The U.S. Immigration and Customs Enforcement is adjusting its enforcement operations in response to the ongoing outbreak of the Wuhan coronavirus — formally known as COVID-19 — and will focus on those foreign nationals who pose threats to public safety or have criminal records.
"ICE Enforcement and Removal Operations (ERO) will focus enforcement on public safety risks and individuals subject to mandatory detention based on criminal grounds," the agency announced Wednesday, adding that the changes would be effective immediately. "For those individuals who do not fall into those categories, ERO will exercise discretion to delay enforcement actions until after the crisis or utilize alternatives to detention, as appropriate."
None of the agency's detainees had tested positive for the virus as of Wednesday, a government spokesperson told The Hill.
The announcement also says that DHS' investigative arm, Homeland Security Investigations (HSI), would "continue to carry out mission critical criminal investigations and enforcement operations as determined necessary to maintain public safety and national security." Examples of these essential operations include "investigations into child exploitation, gangs, narcotics trafficking, human trafficking, human smuggling," and counterterrorism efforts.
When it comes to where remaining enforcement operations will be conducted during the ongoing public health crisis, ICE says that "individuals should not avoid seeking medical care because they fear civil immigration enforcement."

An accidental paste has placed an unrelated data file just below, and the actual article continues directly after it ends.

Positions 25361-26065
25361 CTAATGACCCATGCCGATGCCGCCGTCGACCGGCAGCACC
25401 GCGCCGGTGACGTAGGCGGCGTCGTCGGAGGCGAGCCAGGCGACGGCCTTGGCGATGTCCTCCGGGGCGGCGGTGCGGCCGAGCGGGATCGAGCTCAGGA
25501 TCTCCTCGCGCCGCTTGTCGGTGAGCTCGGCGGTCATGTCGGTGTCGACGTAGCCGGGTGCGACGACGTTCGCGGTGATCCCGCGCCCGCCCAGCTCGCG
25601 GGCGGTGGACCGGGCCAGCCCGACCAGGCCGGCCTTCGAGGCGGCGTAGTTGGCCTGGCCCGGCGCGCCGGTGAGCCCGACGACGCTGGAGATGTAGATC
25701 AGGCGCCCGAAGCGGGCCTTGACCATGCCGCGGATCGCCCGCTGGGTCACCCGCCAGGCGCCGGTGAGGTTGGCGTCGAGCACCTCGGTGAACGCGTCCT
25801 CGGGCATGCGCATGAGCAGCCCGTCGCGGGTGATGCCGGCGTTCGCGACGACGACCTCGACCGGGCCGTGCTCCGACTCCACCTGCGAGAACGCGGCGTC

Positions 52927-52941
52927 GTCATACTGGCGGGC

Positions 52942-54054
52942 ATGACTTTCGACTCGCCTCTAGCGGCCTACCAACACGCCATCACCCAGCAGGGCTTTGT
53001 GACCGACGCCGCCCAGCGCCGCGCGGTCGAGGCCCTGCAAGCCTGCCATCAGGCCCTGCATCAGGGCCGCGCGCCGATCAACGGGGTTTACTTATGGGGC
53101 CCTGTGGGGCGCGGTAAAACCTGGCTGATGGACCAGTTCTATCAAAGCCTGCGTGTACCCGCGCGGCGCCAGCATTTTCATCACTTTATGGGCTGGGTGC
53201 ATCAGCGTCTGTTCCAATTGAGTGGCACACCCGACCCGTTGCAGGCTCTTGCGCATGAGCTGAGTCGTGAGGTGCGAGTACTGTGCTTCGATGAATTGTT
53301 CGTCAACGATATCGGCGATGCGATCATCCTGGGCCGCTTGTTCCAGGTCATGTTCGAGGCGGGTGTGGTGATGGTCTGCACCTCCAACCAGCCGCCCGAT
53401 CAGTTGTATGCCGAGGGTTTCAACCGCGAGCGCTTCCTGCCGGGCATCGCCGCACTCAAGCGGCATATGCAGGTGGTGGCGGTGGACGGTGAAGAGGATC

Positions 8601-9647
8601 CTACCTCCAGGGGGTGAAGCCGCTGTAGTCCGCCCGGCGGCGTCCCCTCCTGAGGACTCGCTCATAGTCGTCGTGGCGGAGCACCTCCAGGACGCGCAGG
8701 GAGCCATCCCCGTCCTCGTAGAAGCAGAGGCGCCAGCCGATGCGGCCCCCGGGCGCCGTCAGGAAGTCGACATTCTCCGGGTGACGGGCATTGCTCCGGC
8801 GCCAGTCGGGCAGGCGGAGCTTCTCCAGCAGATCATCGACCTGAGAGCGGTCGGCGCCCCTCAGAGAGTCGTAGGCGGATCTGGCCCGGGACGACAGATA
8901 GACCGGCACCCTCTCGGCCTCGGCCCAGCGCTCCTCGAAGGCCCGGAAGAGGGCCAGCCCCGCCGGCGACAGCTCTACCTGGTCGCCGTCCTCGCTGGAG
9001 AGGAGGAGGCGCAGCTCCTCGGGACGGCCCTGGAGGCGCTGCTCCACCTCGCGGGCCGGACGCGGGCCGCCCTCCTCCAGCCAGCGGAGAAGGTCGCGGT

Citing its "sensitive locations policy" the agency says that officers "will not carry out enforcement operations at or near health care facilities, such as hospitals, doctors' offices, accredited health clinics, and emergent or urgent care facilities, except in the most extraordinary of circumstances."
The change comes after news reports this week detailed how ICE officers have continued with immigration arrests during the outbreak.
KMGH-TV reported Wednesday morning that immigration officials in Denver had made at least two arrests in the past week.
An L.A. Times story published Tuesday described immigration officials going to work "on a most unusual of days: the day after the California governor and L.A. mayor ordered people to ramp up their efforts of social distancing over the coronavirus."
"We're out here trying to protect the public by getting these criminal aliens off the street and out of our communities," ICE's ERO director in Los Angeles, David Marin, told the newspaper. "Asking us to stop doing that basically gives those criminals another opportunity to maybe commit more crimes, to create more victims."